- The first big realization is about self-reliance and its importance, how the existence of Governments and Markets can really squeeze communities and potentially exploit them. I think before this I did not really think about ‘Self-reliance’ as a system, like Governments or Markets.
- The nature of currency, I realized it is not an objective tool of transaction, but rather a man-made system with serious consequences. The currency based simulation was very powerful for me and the consequences of interest based currency were new learning for me.
- The power of meditation, not just as a tool for spiritual growth, but also for the development of objectivity that can help us in academic or intellectual attempts to understand the world. My previous study of economics and society has been completely devoid of this meditation aspect.
Rahul Patel, NGO Professional, Ahmedabad
I came to realize the concept of self-reliant communities and how far we have come from them. The dialogue experience immersed me into the inner machinery of the world we have created today and how it works. The field visits to local communities broke my perceptions about them. I woild take back the approach of questioning my assumptions and perceptions while forming the answer/solution to any problem. I was also introduced to meditation formally, which made me focus my energies more meaningfully and realize the restlessness within. I feel that this dialogue has given me a new direction of rural development which I can connect with my work.
Siddharth Sudhakar, Corporate Professional, Mumbai
Development can mean different things in different contexts. The dialogue has helped me to systematically breakdown typical parameters that lead to development, in turn gain a deeper, more holistic understanding of where we should be headed to as a society.
Peer learning was another wonderful part of the journey. The Dialogue is a good place to figure out how a skewed definition of progress could lead to more destruction than development. I would definitely recommend this dialogue to anybody who wants to know more about development, even before plugging into the sector.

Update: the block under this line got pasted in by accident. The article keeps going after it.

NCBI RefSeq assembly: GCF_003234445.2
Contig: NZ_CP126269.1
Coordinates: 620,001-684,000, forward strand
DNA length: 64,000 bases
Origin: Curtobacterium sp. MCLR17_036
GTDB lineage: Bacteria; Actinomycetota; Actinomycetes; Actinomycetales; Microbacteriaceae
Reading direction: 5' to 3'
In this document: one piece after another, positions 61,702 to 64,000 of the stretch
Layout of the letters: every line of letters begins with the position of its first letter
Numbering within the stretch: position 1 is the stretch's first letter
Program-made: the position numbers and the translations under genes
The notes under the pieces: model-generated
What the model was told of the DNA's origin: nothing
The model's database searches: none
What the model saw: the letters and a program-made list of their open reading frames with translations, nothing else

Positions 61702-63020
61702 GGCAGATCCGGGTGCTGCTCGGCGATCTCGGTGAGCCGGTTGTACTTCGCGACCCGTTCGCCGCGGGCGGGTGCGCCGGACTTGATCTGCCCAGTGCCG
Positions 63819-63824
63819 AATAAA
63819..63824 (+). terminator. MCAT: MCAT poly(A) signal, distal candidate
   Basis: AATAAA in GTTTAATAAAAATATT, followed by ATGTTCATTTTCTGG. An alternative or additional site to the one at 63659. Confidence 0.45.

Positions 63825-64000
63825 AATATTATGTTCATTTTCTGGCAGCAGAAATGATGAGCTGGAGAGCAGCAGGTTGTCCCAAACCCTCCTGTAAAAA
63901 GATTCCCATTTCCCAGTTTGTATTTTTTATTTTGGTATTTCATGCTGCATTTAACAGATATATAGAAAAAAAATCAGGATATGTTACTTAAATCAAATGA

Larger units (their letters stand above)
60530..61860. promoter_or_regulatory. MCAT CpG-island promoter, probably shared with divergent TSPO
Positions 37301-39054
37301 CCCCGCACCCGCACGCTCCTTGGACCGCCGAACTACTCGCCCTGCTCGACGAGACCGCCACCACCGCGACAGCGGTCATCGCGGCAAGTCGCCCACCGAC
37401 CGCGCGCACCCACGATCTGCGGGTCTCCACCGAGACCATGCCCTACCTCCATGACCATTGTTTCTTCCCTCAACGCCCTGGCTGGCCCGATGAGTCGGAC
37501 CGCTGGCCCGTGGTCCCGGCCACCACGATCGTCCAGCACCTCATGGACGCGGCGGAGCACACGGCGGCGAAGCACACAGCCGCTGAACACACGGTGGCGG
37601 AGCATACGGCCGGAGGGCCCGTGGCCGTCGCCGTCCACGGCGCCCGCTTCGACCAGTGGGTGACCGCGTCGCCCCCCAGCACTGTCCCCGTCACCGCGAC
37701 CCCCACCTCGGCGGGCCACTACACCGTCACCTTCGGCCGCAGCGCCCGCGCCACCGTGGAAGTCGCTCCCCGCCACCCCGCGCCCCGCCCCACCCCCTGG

Nupur Patil, Corporate Professional, Mumbai
My realizations during the Dialogue were:
Many-a-times, needs of the rural communities are being judged from the outside world without much dialogue with the community members. Our assumption of the happiness of a community through materialist needs or development projects may not be true. We need to re-evaluate our thought process with respect to the development goals of the villagers.
The conditionings/education with which we have been brought up are very far from the actual situation, and we have been so trapped with our things that we are unable to see the whole picture clearly.
Swapnil Kesarwani, NGO Professional
Development doesn’t mean to make life dependent on money and luxury. Development means to make life interdependent on each other’s skill in exchange of each other’s skill. Development means to be least dependent on factors which are not in your control. For now, you can say that ‘money’ is that factor which every being uses but cannot control its features.
Rithwik Singh, NGO Professional, Mumbai
After spending six years in development space, I was wondering if what I have been doing is creating net positive or net negative change. I have been constantly questioning my ideas of development, reading a lot and talking to people to get some clarity and perspective. I am very grateful to the Dialogue for enabling this learning for me. Few learnings that I have had are:
- Idea of self-reliance as the fundamental of development
- Better understanding of limits and effects of Markets and Governments
- Ability to zoom in and zoom out to find my place in the context
Ankit Chhabra, NGO Professional, Delhi
Through this Dialogue I have realized that we have been raised in a world which is material and manipulated/exploited ans we are so ingrained that it is difficult to come out of it, but not impossible.
After this workshop I am taking back a lot of learnings and it all starts from working on self.
Tanvi Butalia, Teach For India, Pune
Having studied Rural Development during my post-graduation, I had come here with previous understanding, but this six day dialogue changed my life. It will help me to lead my life the way I want to.
Pravin, NGO Professional, Maharashtra
Traditions, values and life patterns are more valuable than money, power and affiliations.
Venkatesh B, Architect
I realized that Indian villages were self-reliant from a very long time till the arrival of modern industrial ways. At present, our minds are being conditioned towards negatives of self-reliance through our education system. After attending this dialogue, I have got a different perspective on Rural Development. It seems that self-reliance is the best way of rural development and dependency over Governments and Markets should be decreased. But I am still reflecting upon whether the villagers also want their development to happen in the same way.
Mohit Verma, Social Entrepreneur, Lucknow
- Self-reliance and its advantages
- How to be happy and contented in life
- Necessity for understanding every aspect of today’s commercial world
Mohhammad Azharuddin, Architect
I realized that life is not just about money and material possessions. After visiting rural communities and meeting people during the dialogue, I realized how people can live simple yet happy and hopeful life.
There is a lot to change in the system and I hope people like me take up the issues and work towards them.
Saloni Desai, Corporate Professional, Mumbai